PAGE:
Adiponectin is an adipokine that has been related to bone metabolism. Data on adiponectin receptors (AdipoR1, -R2) in osteoclasts have shown discrepancies. In this study we carried out observations of AdipoR1, -R2 in peripheral blood mononuclear cells that were induced to differentiate into osteoclasts. AdipoR1, -R2 were screened using reverse transcription and quantitative PCR and immunofluorescence. Acid phosphatase and Cathepsin-K were evaluated as osteoclastic markers. Results showed that acid phosphatase was expressed from day 1 whereas Cathepsin-K started from day 7. AdipoR1 and -R2 showed expression from day 1, with greater expression for AdipoR1 than AdipoR2. The immunofluorescent patterns were observed in the cells cultured under three different conditions: non-supplemented medium, added M-CSF, or medium with M-CSF, and RANK-L. The non-supplemented control did not display specific fluorescence whereas specific and strong signals were detected in cells cultured with combined M-CSF and RANK-L from day 7. The fluorescence patterns were detected mainly at the periphery of the cells, and in the cytoplasm, showing a localized patchy pattern for both receptors. In contrast, a diffuse fluorescent pattern was detected in the cytoplasm of the cells with M-CSF alone. In summary, AdipoR1 and -R2 were detected by quantitative PCR and immunofluorescence. The immunofluorescence patterns suggest that adiponectin receptors are located, or re-located, in the plasma membrane with distribution in the cytoplasm when mononuclear cells are committed to differentiate to osteoclasts. These findings could be a reasonable explanation for the controversy found in the published literature regarding the role of adiponectin in bone metabolism.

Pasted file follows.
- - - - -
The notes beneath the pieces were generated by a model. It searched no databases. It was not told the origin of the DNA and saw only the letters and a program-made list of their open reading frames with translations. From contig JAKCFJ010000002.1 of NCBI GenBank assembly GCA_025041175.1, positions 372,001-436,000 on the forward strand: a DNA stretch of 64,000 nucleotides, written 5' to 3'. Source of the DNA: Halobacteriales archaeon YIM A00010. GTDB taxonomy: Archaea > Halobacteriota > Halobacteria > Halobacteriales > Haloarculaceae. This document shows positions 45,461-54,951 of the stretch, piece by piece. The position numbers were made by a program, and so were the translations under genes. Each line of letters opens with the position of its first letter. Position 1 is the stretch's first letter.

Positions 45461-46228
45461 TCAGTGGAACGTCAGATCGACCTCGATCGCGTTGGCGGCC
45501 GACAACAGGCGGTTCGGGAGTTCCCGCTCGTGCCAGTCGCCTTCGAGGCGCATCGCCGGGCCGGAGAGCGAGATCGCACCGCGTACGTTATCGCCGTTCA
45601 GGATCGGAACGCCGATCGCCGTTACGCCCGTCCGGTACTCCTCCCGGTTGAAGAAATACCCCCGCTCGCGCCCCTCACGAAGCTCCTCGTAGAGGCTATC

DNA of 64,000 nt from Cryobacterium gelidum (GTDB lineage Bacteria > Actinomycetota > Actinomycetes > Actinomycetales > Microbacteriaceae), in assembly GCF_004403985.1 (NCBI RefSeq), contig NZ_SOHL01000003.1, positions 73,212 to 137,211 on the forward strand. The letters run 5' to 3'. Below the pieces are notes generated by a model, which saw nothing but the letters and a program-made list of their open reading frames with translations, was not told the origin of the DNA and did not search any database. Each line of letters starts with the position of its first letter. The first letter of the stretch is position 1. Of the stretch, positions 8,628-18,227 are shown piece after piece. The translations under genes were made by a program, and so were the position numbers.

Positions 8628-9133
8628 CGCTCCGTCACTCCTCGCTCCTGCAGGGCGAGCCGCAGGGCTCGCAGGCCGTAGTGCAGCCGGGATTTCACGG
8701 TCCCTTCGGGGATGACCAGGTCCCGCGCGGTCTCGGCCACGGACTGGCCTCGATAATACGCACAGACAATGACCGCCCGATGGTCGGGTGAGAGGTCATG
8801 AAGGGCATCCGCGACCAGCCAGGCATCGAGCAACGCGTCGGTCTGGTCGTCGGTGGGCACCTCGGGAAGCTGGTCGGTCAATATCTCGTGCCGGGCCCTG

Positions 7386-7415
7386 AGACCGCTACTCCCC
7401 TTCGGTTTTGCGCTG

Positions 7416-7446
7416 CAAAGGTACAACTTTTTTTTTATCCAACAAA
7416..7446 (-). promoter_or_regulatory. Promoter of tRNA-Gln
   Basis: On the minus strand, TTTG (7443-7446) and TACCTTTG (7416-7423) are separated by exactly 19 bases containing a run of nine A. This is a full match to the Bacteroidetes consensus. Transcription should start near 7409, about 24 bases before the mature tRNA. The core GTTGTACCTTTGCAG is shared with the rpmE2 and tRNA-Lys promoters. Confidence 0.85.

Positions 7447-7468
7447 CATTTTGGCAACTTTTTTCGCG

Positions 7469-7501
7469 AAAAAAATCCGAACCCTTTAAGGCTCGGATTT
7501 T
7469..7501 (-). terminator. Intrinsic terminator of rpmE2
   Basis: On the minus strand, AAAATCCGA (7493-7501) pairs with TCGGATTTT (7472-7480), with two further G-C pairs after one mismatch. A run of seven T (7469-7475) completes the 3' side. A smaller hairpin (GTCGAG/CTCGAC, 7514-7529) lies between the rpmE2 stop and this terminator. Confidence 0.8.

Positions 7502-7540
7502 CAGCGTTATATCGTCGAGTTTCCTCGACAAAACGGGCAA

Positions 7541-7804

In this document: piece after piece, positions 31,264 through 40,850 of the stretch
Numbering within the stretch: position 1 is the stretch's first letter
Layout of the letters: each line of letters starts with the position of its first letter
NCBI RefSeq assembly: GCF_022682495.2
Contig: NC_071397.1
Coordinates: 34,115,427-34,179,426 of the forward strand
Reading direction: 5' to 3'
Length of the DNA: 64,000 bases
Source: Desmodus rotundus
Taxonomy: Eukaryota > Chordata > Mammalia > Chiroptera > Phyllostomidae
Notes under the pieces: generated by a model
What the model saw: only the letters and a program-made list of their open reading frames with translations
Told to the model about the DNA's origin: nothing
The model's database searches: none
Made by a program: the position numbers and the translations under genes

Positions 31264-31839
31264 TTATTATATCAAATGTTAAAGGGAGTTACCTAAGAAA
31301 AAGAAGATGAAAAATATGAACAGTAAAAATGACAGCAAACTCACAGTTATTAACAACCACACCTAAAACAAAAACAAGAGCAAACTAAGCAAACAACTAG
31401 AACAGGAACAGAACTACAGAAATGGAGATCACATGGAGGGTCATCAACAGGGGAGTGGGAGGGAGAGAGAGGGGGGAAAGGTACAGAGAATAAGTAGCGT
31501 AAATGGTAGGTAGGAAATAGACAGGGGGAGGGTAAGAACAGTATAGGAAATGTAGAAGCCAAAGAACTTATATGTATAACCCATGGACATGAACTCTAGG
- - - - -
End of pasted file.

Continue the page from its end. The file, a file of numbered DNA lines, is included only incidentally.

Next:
|Number of pages||7|
|Journal||Journal of Receptor and Signal Transduction Research|
|Publication status||Published - Oct 2013|